Lexington, KY – Last week a large chunk of the Kentucky General Assembly “crowded the winner’s circle” as Gov. Steve Beshear, Senate President Robert Stivers and House Speaker Greg Stumbo announced a bi-partisan agreement that amounts to allowing state universities to spend their own money.
Legislative leadership from both chambers and both sides of the aisle packed the governor’s press room to announce they’d agreed to pass legislation for $363.3 million in projects at the University of Kentucky, Morehead State, Murray State, Northern Kentucky, the University of Louisville and Western Kentucky.
“They want to build or substantially renovate facilities to meet the growing needs of their expanding campuses,” Beshear said at the press conference. “And they want to pay for that construction themselves, as in, they don’t want a dime from the general fund, music to all of our ears. All they need from statute is our formal approval.”
That begs a question.
If these universities, with accredited financial officers and large budgets of their own to manage have identified revenue streams that will allow them to finance the construction of a dormitory, the renovation of a health center or student activities center or even the addition of luxury accommodations to Commonwealth Stadium, why do they need to ask more than half of the legislature and the governor to sign off on it?
“I have been generally for the idea of giving the universities more flexibility in the agency bond area,” Beshear said when asked by a Business Lexington reporter. “Obviously the state does need to make sure the universities have the capacity to pay off the bonds, because if they don’t, guess who stands in line to pick up the tab? It’s the Commonwealth of Kentucky. So I think there has to be some sort of oversight or review to make sure that revenue flow is there.”
That’s a fair point, to an extent. For a university to bring a bond to market, it must clear a series of hurdles, all of which would block the issuance of bonds if the revenue stream they were predicated on appeared dubious.
Wall Street has excelled at eroding public confidence in the last decade, but rating agencies don’t need to know that a majority of a state’s legislature has signed off on the capital work and money being spent by universities.
In fact, in most states, this type of “formal approval” isn’t required. But Kentucky seems doomed to its fiefdoms. If the president of the University of Kentucky has identified a way to have the school’s athletic department fund 65 percent of the cost of a $100 million science building, why then does he need to go kiss the ring of legislators for final approval?
Is it for a reason of higher purpose than taking credit for the work of these presidents?
We hope so, but we doubt it.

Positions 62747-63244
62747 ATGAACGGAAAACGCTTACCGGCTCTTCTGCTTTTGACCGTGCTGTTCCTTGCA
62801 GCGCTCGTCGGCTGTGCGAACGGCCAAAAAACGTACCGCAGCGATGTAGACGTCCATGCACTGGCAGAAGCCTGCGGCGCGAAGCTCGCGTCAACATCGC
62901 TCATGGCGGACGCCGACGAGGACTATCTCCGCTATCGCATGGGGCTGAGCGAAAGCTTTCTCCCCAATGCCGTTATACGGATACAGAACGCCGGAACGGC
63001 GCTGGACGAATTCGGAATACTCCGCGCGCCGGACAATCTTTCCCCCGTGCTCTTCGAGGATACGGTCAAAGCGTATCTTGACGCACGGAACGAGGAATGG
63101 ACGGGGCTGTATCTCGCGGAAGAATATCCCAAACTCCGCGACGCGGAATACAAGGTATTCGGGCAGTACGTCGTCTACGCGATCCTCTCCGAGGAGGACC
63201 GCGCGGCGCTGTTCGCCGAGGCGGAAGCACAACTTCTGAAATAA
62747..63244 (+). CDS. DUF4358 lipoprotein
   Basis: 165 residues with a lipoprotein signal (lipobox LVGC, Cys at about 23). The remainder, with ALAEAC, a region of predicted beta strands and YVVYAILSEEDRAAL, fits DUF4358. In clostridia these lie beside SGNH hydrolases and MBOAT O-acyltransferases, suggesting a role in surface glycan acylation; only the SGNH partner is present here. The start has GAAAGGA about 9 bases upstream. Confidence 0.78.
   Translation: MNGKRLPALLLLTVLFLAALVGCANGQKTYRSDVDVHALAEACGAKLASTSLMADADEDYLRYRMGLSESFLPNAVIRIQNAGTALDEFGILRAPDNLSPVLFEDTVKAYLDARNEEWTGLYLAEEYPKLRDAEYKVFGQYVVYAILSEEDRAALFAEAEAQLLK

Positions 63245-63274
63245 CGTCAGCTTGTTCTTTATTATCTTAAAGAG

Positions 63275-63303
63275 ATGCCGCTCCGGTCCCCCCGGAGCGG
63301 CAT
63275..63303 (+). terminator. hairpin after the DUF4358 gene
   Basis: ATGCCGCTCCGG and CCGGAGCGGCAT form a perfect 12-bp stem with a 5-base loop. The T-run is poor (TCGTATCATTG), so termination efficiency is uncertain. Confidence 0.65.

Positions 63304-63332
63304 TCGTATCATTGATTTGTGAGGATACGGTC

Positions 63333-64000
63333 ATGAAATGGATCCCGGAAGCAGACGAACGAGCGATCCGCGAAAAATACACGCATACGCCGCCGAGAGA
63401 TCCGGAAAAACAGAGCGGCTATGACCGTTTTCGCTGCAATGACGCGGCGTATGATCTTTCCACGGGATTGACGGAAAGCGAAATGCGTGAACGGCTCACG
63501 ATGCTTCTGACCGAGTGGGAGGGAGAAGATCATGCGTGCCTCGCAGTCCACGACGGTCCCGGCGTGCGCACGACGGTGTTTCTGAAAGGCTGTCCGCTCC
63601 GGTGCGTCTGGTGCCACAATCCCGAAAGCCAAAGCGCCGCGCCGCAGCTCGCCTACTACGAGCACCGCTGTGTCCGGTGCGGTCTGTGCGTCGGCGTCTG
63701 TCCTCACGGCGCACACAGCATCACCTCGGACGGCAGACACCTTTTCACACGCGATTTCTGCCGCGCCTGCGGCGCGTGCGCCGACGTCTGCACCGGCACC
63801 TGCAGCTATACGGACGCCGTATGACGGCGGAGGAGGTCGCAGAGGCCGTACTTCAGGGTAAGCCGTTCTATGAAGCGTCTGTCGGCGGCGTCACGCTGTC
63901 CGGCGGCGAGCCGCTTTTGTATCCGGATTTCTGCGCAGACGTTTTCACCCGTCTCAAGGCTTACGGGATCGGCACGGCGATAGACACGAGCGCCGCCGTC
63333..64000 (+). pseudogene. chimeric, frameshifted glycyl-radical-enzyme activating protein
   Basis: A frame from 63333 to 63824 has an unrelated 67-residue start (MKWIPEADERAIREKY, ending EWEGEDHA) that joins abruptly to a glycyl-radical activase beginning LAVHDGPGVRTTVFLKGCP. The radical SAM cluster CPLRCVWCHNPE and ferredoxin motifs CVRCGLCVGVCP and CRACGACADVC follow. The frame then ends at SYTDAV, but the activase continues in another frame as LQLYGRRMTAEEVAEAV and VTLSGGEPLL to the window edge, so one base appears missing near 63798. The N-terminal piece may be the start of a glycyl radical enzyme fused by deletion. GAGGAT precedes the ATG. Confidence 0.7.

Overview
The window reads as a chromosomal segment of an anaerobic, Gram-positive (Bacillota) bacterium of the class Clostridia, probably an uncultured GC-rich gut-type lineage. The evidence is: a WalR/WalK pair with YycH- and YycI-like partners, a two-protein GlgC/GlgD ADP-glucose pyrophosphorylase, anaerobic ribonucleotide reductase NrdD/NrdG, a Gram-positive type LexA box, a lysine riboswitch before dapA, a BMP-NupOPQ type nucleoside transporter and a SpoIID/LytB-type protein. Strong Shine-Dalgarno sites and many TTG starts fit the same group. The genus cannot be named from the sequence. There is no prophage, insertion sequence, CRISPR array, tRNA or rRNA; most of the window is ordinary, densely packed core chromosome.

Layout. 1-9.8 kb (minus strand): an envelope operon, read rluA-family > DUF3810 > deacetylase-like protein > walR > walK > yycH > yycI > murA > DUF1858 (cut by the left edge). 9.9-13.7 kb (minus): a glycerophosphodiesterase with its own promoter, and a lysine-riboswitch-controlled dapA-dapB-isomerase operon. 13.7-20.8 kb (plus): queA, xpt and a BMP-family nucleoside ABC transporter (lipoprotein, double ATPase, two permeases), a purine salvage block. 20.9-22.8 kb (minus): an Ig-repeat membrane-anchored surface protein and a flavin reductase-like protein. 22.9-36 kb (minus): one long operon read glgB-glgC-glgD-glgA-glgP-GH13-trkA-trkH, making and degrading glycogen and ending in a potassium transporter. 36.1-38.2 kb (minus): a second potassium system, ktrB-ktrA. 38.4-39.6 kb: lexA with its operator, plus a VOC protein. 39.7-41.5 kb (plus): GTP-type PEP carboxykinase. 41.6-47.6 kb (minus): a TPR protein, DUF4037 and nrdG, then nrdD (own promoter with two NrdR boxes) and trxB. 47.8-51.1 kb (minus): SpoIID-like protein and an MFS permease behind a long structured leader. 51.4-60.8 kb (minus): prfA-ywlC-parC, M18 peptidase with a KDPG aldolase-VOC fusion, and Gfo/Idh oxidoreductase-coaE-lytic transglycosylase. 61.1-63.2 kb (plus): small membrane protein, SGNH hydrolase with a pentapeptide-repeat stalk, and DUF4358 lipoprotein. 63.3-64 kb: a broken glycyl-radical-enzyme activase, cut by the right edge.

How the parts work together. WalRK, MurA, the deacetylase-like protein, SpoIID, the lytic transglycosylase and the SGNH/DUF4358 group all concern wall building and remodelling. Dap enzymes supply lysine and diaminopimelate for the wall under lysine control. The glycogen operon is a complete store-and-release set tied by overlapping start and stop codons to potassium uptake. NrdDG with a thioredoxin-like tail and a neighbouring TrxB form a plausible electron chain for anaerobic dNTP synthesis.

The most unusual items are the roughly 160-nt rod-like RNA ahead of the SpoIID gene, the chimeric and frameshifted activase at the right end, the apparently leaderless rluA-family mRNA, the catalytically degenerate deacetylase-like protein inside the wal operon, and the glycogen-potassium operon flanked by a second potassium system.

Beshear isn’t closed to the idea of extending this right to the schools, with a few caveats. But don’t look for the change to be made any time soon.
“That’s been an issue that’s been debated over here for some time and I’m sure will be debated for some time to come. We’ll see if that issue comes up during the short session. We’ve got plenty to deal with without that, I think,” the governor said.
“That’ll be on the radar screen for sometime to come and we’ll continue to take a look at it,” he added.
Governor, it’s time to allow it. These university presidents shouldn’t be forced to make pilgrimages to Frankfort, hats in hand, to wait for the 138 members of the General Assembly, politicians all, to determine the value of advancing education in our Commonwealth.
Here’s the list of projects included in the governor’s announcement:
Morehead State University
o Mignon Hall (residence hall) renovation, $9.2 million
Murray State University
o Hester College dormitory renovation, $9.9 million
o College Courts housing sprinkler system upgrade, $590,000
o Capitol renewal projects (assorted facility improvements), $4.9 million
Northern Kentucky University
o Residence hall acquisition and renovation, $12 million
o Albright Health Center renovation, $45 million
University of Kentucky
o Gatton College of Business and Economics renovation, $40 million (plus $25 million in cash raised by UK through private philanthropy)
o Commonwealth Stadium renovation, $110 million
o Academic Science Building construction, $100 million ($65 million of which will be supported by athletics revenue)
University of Louisville
o Student Activities Center renovation, $9.6 million
Western Kentucky University
o Honors College and International Center construction, $22 million
Governor Beshear speaks in a press conference flanked by university presidents and a large contingent of legislators.